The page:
China’s central bank is considering its own digital currency, but it may not be built with blockchain technology, according a senior official.
In an op-ed article published by news outlet Yicai, Fan Yifei, vice governor of the People’s Bank of China (PBoC), outlined the bank’s direction on a potential central bank digital currency (CBDC).
Fan stated that that central bank’s CBDC will inherently differ from decentralized tokens, while centralized management and issuance will remain a high-level priority.
“CBDC will still be the central bank’s liability to the public. The nature of this liability will not change just because of the physical form of cash going digitalized. Therefore, we must ensure the central role of PBoC in issuing CBDC,” Fan wrote, adding:
“A CBDC will also help curb the public’s demand for private cryptocurrencies, which will strengthen the role of our sovereign currency.”
The official further detailed that, unlike most cryptocurrencies, the CBDC might not operate via a peer-to-peer mechanism, which brings the key features of anonymity and untraceability. He explained that transactions using CBDC will be visible to the central bank, which would function as a third party to bring oversight on potential money laundering and illegal financing.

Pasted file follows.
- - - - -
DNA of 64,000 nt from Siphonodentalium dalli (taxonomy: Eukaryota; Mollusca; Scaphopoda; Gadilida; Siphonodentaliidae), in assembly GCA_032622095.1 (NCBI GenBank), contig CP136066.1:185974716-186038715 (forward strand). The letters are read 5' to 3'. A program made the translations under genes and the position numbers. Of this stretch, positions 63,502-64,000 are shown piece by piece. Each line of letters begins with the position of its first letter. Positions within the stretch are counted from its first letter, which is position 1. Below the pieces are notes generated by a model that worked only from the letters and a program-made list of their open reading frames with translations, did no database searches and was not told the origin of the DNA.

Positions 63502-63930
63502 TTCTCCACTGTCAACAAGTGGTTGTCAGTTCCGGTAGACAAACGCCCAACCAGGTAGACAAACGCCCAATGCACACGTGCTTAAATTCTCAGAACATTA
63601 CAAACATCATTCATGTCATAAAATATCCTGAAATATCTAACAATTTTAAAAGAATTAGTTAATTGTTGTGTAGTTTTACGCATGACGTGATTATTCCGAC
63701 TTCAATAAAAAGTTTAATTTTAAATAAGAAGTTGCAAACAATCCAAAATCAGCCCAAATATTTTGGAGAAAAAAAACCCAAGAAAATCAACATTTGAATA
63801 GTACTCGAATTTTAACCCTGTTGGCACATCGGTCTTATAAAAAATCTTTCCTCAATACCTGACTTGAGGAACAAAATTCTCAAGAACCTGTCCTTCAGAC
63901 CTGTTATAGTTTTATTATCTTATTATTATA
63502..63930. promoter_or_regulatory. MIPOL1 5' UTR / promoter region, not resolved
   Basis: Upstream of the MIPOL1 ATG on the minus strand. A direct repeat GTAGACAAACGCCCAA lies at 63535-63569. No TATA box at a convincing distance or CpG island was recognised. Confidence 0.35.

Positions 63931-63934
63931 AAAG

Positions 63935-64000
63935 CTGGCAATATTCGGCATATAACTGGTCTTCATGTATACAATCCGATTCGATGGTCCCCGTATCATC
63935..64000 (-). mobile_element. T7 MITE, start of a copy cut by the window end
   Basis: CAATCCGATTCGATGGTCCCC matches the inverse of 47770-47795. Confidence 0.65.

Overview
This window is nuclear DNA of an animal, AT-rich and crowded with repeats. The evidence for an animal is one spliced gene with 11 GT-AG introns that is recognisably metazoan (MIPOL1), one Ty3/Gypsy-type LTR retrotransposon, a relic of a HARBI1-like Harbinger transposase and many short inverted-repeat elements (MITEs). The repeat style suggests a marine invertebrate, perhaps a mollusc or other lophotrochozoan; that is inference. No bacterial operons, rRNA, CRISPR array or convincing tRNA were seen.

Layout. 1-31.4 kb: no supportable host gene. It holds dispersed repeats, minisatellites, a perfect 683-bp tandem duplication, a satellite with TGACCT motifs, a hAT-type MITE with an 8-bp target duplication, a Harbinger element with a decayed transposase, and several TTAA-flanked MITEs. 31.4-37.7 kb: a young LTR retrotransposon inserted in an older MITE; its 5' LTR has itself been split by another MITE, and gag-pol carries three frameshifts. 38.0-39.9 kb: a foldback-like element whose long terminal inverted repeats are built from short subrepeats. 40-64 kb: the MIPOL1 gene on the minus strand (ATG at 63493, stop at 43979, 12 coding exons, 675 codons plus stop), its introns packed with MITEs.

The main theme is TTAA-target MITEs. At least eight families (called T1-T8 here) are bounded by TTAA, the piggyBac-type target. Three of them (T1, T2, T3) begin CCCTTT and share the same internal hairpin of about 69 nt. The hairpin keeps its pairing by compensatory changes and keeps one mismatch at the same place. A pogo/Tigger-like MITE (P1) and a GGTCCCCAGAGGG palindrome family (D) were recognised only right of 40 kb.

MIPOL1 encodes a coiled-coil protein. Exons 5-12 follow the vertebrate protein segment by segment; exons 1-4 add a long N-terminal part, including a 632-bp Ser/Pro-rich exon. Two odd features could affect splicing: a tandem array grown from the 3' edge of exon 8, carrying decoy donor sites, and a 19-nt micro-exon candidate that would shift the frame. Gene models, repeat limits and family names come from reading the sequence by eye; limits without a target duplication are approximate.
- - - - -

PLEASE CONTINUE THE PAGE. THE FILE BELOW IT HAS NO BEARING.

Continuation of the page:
Fan’s comments are the latest from the central bank that provide a glimpse into its possible direction on the CBDC after having established a research arm for the issue.
These comments are also in line with arguments made by Yao Qian, the director of PBoC’s digital currency research lab. While the lab works on the R&D of blockchain-based cryptocurrencies, Yao said last year in a conference that development of CBDC should not be confined to the ideology of blockchain’s decentralization and distributed ledger technology.
In yesterday’s article, Fan further specified that the central bank will be cautious in introducing smart contracts – a feature of some blockchain platforms that can automate certain processes – to the CBDC system. He argued that since a CBDC will essentially be a substitute for the country’s fiat currency, existing laws that apply to the yuan should also extend to the digital currency.
Currently, Chinese laws specify that Chinese yuan can only be used in pricing, circulation, payment and storage, thus so should the CBDC. Fan explained that adding smart contract functionality to the PBoC’s digital currency might enable other functions such as automating of taxation and fund raising, which could be unlawful activities.